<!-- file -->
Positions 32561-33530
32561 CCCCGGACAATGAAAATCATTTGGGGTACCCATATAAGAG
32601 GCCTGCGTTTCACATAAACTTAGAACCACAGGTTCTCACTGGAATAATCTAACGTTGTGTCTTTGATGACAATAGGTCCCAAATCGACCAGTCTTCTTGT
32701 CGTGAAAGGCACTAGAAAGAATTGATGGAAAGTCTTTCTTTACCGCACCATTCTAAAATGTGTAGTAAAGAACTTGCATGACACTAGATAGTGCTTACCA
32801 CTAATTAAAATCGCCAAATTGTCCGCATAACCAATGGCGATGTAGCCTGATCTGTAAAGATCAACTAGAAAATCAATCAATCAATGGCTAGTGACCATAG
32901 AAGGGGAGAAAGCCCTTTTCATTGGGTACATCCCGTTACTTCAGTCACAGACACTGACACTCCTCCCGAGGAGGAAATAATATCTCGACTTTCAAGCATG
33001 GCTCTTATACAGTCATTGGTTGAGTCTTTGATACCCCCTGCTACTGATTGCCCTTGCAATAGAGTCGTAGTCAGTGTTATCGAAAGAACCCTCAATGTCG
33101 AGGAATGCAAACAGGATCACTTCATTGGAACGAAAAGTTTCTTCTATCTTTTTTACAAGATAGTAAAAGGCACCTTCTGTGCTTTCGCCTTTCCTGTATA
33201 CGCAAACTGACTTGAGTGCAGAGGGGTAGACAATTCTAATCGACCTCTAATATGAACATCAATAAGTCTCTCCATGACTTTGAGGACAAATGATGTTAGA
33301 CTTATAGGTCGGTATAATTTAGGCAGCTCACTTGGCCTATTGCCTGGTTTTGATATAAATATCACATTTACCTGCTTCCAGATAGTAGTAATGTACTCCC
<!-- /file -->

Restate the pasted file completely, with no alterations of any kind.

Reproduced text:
Positions 32561-33530
32561 CCCCGGACAATGAAAATCATTTGGGGTACCCATATAAGAG
32601 GCCTGCGTTTCACATAAACTTAGAACCACAGGTTCTCACTGGAATAATCTAACGTTGTGTCTTTGATGACAATAGGTCCCAAATCGACCAGTCTTCTTGT
32701 CGTGAAAGGCACTAGAAAGAATTGATGGAAAGTCTTTCTTTACCGCACCATTCTAAAATGTGTAGTAAAGAACTTGCATGACACTAGATAGTGCTTACCA
32801 CTAATTAAAATCGCCAAATTGTCCGCATAACCAATGGCGATGTAGCCTGATCTGTAAAGATCAACTAGAAAATCAATCAATCAATGGCTAGTGACCATAG
32901 AAGGGGAGAAAGCCCTTTTCATTGGGTACATCCCGTTACTTCAGTCACAGACACTGACACTCCTCCCGAGGAGGAAATAATATCTCGACTTTCAAGCATG
33001 GCTCTTATACAGTCATTGGTTGAGTCTTTGATACCCCCTGCTACTGATTGCCCTTGCAATAGAGTCGTAGTCAGTGTTATCGAAAGAACCCTCAATGTCG
33101 AGGAATGCAAACAGGATCACTTCATTGGAACGAAAAGTTTCTTCTATCTTTTTTACAAGATAGTAAAAGGCACCTTCTGTGCTTTCGCCTTTCCTGTATA
33201 CGCAAACTGACTTGAGTGCAGAGGGGTAGACAATTCTAATCGACCTCTAATATGAACATCAATAAGTCTCTCCATGACTTTGAGGACAAATGATGTTAGA
33301 CTTATAGGTCGGTATAATTTAGGCAGCTCACTTGGCCTATTGCCTGGTTTTGATATAAATATCACATTTACCTGCTTCCAGATAGTAGTAATGTACTCCC